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Tuesday, February 27, 2024

‘The Bachelor’ Shines A Rare Spotlight On Endometriosis In Crucial Conversation Between Lexi And Joey

Grand romantic TV moments aside, The Bachelor franchise is at its best when it dares to air vulnerable, relatable, real-life conversations between cast members. In other words, the reality show thrives when it leans into reality; a truth Bachelor Nation was reminded of during Lexi Young and Joey Graziadei’s one-on-one date in Season 28, Episode 4.

As noted in Decider’s Week 4 recap, for his first date in Malta, Joey invited Lexi to explore the capital city, Valletta. Though Lexi enjoyed the day, the knowledge that she had to have a “tough conversation” about a “very sensitive topic” with Joey was admittedly weighing on her.

At dinner, the 30-year-old digital strategist from Atlanta, Georgia opened up to Joey about falling ill after she moved to New York, getting surgery, and being diagnosed with Stage 5 endometriosis. What followed was a crucial, refreshingly honest conversation that helped raise awareness and educate people on a common — but still misunderstood — health condition, its impact on fertility, and the toll it can take on a person’s quality of life.

When Lexi first mentioned her endometriosis to Joey, the Season 28 lead openly admitted he was unaware of the condition, further emphasizing the importance of airing the eye-opening conversation on prime-time ABC.

Lexi went on to explain that endometriosis is “a reproductive condition where tissue that’s supposed to grow inside of your uterus grows on other organs.” In her case, she said, tissue covered her reproductive organs and went all the way up to her lungs, and though it was successfully removed, her doctor sat her down and told her she might not be able to have her own kids.

Lexi and Joey holding hands on 'The Bachelor'
Photo: Disney/John Fleenor

Since Lexi’s intro video on Night 1, she’s been transparent with viewers about the very real fear that her condition and potential inability to birth her own children would be a dealbreaker for Joey. Ahead of their dinner conversation, Lexi reiterated to cameras, “I worry that sharing the vulnerable part of me will make him not want to pursue a relationship with me.” After telling Joey she’s wanted to be a mother her whole life and “definitely” wants to have a family one day, Lexi revealed she’s only opened up about her fertility issues to one other person, her ex, who “ultimately came to the decision that he can’t be with someone who might not be able to have his children.”

Before we get to Joey’s response, let’s take a moment to acknowledge just how huge it is that The Bachelor devoted significant airtime to such a substantial conversation that has the potential to inform viewers and make those who also have endometriosis feel less alone. Back in 2023, Netflix’s Virgin River introduced an endometriosis storyline that struck a similar chord with viewers, but the medical condition remains a rare topic of conversation on television that’s still being learned about and stigmatized in the real world today.

Per John’s Hopkins, endometriosis affects up to 10% of women between ages 15 and 44 and can lead to incredibly painful period cramps, pelvic pain, pain during or after sex, and other symptoms. Though the cause of the condition is still unknown (and it doesn’t yet have a cure), experts learned that it’s linked to infertility, which is why it can have such an impact on romantic relationships.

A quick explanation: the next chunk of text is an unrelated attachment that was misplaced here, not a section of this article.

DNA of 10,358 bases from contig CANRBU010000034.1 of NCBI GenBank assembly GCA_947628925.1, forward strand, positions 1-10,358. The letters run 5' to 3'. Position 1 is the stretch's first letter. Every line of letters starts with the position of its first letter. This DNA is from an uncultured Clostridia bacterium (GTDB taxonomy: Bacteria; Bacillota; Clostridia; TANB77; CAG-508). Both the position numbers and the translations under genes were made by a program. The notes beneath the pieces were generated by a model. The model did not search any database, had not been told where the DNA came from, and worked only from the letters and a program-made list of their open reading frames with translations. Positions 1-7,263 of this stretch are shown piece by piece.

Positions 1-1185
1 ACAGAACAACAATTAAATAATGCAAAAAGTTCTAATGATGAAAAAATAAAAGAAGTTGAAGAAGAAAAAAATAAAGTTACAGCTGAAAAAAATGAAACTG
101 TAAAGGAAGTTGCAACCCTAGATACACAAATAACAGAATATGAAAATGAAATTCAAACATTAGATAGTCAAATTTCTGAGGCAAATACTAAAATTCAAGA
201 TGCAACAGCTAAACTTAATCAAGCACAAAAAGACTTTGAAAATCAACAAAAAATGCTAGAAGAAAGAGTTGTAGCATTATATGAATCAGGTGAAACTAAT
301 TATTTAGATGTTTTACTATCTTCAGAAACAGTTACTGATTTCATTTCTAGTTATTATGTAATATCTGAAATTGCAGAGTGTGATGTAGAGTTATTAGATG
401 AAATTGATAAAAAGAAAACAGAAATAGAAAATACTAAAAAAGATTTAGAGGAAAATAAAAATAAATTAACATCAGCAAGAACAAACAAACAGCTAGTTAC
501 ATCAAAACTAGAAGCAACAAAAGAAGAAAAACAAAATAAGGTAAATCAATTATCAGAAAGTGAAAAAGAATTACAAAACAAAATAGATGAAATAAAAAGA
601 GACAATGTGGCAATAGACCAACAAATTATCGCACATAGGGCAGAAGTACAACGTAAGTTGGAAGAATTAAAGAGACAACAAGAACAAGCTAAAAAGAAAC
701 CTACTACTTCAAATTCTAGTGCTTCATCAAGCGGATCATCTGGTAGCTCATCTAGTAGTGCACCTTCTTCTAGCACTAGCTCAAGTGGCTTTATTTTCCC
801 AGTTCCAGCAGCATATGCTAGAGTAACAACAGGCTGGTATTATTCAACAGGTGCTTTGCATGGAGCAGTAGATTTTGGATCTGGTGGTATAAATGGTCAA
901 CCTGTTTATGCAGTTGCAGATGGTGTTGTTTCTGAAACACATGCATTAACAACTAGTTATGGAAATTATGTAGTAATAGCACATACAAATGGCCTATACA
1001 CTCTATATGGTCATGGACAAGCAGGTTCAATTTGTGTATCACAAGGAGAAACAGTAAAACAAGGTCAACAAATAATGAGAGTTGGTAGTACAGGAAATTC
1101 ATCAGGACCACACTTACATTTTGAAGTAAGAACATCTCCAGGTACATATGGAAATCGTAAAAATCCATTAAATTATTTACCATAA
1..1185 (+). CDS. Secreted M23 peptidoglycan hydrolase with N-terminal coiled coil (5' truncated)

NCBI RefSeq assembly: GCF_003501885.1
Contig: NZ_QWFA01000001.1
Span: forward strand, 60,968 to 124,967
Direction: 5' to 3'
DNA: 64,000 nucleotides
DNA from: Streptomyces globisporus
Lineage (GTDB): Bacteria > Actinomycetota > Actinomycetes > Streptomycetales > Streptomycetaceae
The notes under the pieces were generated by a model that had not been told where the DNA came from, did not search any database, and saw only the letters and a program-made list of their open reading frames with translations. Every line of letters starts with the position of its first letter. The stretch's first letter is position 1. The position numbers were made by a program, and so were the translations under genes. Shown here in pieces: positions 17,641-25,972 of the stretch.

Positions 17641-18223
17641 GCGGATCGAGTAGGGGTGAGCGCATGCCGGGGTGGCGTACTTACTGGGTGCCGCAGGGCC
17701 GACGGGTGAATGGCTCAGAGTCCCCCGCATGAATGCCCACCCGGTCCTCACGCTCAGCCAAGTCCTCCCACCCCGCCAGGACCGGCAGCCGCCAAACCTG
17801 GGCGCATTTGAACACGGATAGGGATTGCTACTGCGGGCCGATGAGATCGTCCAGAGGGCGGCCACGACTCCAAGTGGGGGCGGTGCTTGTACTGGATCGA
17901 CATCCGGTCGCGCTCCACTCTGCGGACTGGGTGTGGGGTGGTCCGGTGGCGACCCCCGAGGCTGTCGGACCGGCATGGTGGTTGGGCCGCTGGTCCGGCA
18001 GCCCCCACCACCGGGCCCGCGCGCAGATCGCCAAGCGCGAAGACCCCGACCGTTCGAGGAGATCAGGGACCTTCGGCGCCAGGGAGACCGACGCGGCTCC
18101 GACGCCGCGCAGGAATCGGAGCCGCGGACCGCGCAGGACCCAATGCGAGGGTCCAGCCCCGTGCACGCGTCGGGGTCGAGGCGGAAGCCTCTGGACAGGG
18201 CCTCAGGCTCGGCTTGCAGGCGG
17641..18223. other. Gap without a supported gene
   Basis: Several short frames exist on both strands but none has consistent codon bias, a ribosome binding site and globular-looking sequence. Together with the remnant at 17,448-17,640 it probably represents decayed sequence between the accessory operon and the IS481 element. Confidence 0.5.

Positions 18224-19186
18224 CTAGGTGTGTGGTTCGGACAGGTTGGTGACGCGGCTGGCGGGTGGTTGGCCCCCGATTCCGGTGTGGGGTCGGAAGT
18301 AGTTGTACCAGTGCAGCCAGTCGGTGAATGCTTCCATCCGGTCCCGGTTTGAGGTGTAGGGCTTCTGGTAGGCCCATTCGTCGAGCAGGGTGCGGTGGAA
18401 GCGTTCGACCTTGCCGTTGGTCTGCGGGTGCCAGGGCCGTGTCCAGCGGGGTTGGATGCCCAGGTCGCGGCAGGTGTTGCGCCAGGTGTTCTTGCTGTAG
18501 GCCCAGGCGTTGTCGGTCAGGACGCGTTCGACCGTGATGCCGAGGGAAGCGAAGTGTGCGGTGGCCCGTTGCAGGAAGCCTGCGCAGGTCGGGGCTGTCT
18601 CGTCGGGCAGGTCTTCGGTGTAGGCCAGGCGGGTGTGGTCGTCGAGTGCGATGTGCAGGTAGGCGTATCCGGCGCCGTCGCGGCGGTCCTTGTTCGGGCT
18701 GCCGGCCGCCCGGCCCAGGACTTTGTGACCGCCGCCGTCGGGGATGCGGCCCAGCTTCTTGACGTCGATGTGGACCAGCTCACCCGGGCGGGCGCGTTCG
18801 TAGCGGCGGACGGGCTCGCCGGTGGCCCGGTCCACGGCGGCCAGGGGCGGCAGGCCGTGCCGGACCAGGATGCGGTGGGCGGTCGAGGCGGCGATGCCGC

Lexi’s vulnerability, along with producers’ decision to shine a rare spotlight on the health issue, helped the franchise take an important step in the right direction. But also of note and worthy of celebration was Joey’s reaction to the news.

Respectful, patient, and accepting as ever, the Bachelor lead thanked Lexi for sharing with him. He didn’t shy away from admitting “the idea of someone having complications with having kids” was never something he had to deal with, but he also assured her, “I don’t want you to think in any way that’s something that I hear and it makes me want to run away. That doesn’t scare me in any sense, and there are a lot of other ways to be able to create a family…”

“Things happen for a reason, they make you stronger, and they define who you are. You need to know how special you are and how much you deserve everything, because I understand from any type of past experience, when something like that comes out you think there’s something wrong with you. There isn’t,” Joey continued. “It shouldn’t ever make someone run away or be afraid of being in a relationship with Lexi, cause there’s so much more to Lexi than just that.”

Joey’s empathy and desire to gain a greater understanding of the condition brought Lexi (and me!) to tears. The overwhelming sense of emotional relief led her to admit that she’d nearly made peace with the thought of being alone forever because it seemed easier than finding a partner who could look beyond her imperfections, and as someone who also has a relationship-impacting health issue, I can’t tell you how relatable and moving these scenes were to watch.

As we saw earlier in the season when contestant Daisy Kent opened up about her battle with Lyme disease, her hearing loss, and her cochlear implant, on-screen representation of all sorts is vital for change, acceptance, and inclusion. At the end of Episode 4, Lexi happily accepted Joey rose, and The Bachelor Season 28 earned some serious points in my book.

New episodes of The Bachelor air Mondays from 8:00 p.m. to 10:00 p.m. ET on ABC with next-day streaming on Hulu.

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